Encouraging a growth mindset might be one of the most important strategies for a teacher in using a makerspace with students. The teacher must encourage students to build on what they know and to be open to new ideas, approaches, concepts, and experiences. When students (and teachers) can let go of their assumptions and pre-conceived ideas, they make room for new knowledge, perspectives, and experiences to be built. With the flexible nature of makerspaces, it goes without saying, but I’ll say it anyway – learning by making must be meaningful for students. They can certainly succeed at recreating project templates within a specified amount of time, but that defeats the purpose of a makerspace. Students must be personally invested in the process and products of their learning by making, and should be given an authentic audience with which to share their work. A significant outcome of becoming a maker is discovering that you have valuable ideas, insights, and contributions that benefit others!

References:

Cooper, J. (2013, September 30). Designing a school makerspace. www.edutopia.org. [Web log]. Retrieved from: http://www.edutopia.org/blog/designing-a-school-makerspace-jennifer-cooper

Educause. (2013, April 9). 7 things you should know about makerspaces. Educause Learning Initiative (ELI), Educause.edu. Retrieved from: https://net.educause.edu/ir/library/pdf/eli7095.pdf

Kurti, R.S., Kurti, D.L., & Fleming, L. (June 2014). The Philosophy of Educational Makerspaces; Part 1 of Making an Educational Makerspace. Teacher Librarian: The Journal for School Library Professionals. Retrieved from: http://www.teacherlibrarian.com/2014/06/18/educational-makerspaces/

Martinez, S. L. and Stager, G. S.  (2013).  Invent To Learn: Making, Tinkering, and Engineering in the Classroom. Torrance:  Constructing Modern Knowledge Press.

6 thoughts on “The ideas behind a school makerspace and its benefits for students

  1. I really like how maker spaces allow for students to discover and create. It would be a great way to integrate differentiation into the student’s lessons or projects, not force them all to do it, but have it as an option. I am teaching 4/5 grade science next year and I really want to create some sort of mini maker space since I don’t have a lot of room or money to spend and send groups back to create as other groups work on other activities. It’s a great, and pretty simple way to get the student’s minds working and creating. Too many students go home and sit in front of a screen and play video games all day and lose their imaginations (not that all video games take imagination away, I learned that last semester in Minecraft), then they get back outside and get bored within a few minutes because their creativity has gone away. I think as teachers we can really feed into their imagination and allow them to realize they can do really cool stuff they never thought they could!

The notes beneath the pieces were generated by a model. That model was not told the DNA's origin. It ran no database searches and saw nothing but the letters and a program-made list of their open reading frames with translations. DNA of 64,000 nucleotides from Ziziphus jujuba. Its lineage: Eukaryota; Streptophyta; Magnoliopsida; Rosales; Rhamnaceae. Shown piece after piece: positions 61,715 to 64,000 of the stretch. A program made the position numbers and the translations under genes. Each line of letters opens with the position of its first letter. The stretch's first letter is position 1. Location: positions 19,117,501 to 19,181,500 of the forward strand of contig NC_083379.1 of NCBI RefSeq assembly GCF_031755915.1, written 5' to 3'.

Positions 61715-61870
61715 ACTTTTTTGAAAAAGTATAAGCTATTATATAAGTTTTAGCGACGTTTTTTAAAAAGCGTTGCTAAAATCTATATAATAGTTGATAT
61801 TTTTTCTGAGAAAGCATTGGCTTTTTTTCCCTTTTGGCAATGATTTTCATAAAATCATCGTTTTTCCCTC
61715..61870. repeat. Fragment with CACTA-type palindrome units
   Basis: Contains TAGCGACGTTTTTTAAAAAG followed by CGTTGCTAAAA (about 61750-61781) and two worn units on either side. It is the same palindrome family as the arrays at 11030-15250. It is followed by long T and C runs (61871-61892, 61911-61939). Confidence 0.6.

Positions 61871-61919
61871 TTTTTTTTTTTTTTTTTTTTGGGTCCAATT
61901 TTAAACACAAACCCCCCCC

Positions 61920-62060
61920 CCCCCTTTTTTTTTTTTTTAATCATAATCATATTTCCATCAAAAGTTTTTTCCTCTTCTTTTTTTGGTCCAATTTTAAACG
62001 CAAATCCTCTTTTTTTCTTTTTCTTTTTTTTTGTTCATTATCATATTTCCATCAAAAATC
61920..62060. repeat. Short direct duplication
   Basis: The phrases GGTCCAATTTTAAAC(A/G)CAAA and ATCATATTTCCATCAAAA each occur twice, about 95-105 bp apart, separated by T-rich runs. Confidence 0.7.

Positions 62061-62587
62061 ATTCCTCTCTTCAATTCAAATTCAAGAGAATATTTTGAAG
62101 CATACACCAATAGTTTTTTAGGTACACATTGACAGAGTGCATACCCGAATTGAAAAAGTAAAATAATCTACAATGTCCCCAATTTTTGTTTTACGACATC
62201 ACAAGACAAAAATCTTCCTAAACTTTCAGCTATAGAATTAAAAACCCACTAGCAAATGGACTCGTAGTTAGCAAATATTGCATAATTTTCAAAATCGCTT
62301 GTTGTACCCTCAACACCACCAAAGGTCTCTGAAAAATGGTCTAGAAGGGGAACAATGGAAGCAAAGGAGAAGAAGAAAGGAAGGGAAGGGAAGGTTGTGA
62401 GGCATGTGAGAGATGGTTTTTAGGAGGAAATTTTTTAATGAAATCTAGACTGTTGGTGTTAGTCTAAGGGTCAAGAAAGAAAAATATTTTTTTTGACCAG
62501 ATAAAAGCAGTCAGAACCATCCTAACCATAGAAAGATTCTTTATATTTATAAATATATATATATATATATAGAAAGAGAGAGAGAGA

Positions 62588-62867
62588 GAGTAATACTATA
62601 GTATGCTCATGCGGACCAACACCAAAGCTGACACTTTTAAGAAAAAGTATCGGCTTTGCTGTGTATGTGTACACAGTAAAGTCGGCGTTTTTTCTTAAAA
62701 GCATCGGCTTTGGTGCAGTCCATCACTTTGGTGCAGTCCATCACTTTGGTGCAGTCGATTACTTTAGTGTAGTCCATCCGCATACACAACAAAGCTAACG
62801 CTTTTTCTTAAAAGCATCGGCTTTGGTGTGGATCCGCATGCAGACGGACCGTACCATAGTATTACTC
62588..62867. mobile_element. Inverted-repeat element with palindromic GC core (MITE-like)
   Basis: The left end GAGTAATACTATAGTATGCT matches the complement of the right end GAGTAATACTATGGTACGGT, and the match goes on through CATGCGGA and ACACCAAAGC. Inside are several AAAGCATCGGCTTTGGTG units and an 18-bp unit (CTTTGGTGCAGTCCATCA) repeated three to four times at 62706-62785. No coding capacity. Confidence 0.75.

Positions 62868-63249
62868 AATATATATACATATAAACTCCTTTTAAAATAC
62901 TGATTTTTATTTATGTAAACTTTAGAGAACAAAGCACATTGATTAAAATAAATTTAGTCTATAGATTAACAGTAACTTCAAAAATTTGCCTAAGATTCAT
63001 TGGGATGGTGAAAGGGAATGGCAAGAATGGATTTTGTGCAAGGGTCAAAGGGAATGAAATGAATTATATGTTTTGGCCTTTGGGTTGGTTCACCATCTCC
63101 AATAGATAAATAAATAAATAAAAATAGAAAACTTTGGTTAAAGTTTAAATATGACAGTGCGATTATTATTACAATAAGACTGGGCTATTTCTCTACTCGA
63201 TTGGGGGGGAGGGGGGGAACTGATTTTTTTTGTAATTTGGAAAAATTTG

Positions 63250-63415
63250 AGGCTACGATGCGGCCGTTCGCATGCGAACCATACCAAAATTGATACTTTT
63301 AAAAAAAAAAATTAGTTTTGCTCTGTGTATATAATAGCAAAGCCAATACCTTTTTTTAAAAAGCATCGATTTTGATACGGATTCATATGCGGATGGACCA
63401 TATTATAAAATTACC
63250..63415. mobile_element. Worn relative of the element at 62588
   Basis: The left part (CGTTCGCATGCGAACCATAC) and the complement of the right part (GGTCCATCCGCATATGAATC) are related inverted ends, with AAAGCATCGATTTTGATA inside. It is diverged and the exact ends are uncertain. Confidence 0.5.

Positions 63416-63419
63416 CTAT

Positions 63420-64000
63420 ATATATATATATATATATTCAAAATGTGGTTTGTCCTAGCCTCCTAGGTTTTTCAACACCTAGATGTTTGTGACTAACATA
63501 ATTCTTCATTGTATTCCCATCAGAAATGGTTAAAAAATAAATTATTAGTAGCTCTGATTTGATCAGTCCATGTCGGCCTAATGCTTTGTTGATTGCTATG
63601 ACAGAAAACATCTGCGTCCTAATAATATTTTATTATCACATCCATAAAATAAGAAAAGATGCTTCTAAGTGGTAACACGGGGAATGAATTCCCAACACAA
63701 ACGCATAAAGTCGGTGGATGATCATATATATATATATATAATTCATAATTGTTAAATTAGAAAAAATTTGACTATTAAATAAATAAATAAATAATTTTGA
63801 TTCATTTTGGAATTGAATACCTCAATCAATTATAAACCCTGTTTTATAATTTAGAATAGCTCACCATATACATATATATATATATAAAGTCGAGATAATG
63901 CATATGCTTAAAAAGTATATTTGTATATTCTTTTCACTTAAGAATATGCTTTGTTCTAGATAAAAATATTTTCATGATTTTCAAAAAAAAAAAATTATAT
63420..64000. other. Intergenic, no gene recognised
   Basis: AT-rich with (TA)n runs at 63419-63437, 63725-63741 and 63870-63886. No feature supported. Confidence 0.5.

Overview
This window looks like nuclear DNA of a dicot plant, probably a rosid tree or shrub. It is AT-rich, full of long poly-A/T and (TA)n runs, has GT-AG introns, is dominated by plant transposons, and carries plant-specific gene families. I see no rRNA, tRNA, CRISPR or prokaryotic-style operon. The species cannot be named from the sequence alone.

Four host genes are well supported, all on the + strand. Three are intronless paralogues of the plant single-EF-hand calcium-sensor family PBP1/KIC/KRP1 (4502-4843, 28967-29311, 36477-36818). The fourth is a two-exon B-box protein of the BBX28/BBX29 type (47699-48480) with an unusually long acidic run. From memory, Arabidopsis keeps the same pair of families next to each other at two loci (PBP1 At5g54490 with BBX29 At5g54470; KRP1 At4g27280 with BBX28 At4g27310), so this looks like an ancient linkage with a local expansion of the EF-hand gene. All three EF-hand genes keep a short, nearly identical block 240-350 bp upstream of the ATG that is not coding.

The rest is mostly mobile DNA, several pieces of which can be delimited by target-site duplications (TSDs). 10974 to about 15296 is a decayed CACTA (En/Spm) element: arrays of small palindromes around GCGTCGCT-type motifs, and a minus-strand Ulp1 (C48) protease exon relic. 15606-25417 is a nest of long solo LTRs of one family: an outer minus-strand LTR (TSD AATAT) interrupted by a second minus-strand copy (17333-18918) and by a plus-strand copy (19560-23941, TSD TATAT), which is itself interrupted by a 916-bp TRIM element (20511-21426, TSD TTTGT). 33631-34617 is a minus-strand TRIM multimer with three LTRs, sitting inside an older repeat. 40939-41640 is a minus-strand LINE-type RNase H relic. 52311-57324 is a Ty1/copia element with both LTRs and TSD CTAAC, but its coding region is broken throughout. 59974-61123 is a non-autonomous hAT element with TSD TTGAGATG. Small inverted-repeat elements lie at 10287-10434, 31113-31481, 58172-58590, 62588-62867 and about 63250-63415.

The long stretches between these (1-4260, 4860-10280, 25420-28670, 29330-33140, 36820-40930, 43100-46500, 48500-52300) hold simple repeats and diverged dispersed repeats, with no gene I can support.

Liked by 1 person

      1. I love this idea! I think this is probably the best way for me to start my classroom makerspace. I have to admit that I’m a little nervous about makerspaces because I’ve never started one. When you wrote, “If I had to introduce a school makerspace to students, I would probably tell them that it is a place for them to make things that test their ideas, find answers, solve problems, and discover new ways of doing something”, it really resonated with me. This statement is what I need to keep in mind for both me and my students when I implement a makerspace. I love reading your blogs because you explain things in a way that I can understand them and share with my students.

        Like

  2. As I researched, I too wondered what was so special about makerspaces. The idea that any space could turn into a makerspace is a powerful one. I think about the classrooms in my school that have been repurposed for other things. For example, one is our technology room (which simply houses the technology we take to our classrooms) that is used for our after school program. As I did my research, I thought of how that room could be turned into a makerspace room, as well. Students could spend their break, recess, and free time in this room to engage in extra learning. For students who finish early, they could be working on a project in that room. The possibilities seem endless to me. You helped open those possibilities up in my mind. 🙂

    Your comment, “The teacher must encourage students to build on what they know….” is so true, not only for makersapces but for teaching in general. Building on prior knowledge for students, gives them a foundation for learning, growing, and improvement. This will make the learning meaningful for our students.

    Like

Any thoughts, feelings, opinions, suggestions?

Fill in your details below or click an icon to log in:

WordPress.com Logo

You are commenting using your WordPress.com account. Log Out / Change )

Twitter picture

You are commenting using your Twitter account. Log Out / Change )

Facebook photo

You are commenting using your Facebook account. Log Out / Change )

Google+ photo

You are commenting using your Google+ account. Log Out / Change )

Connecting to %s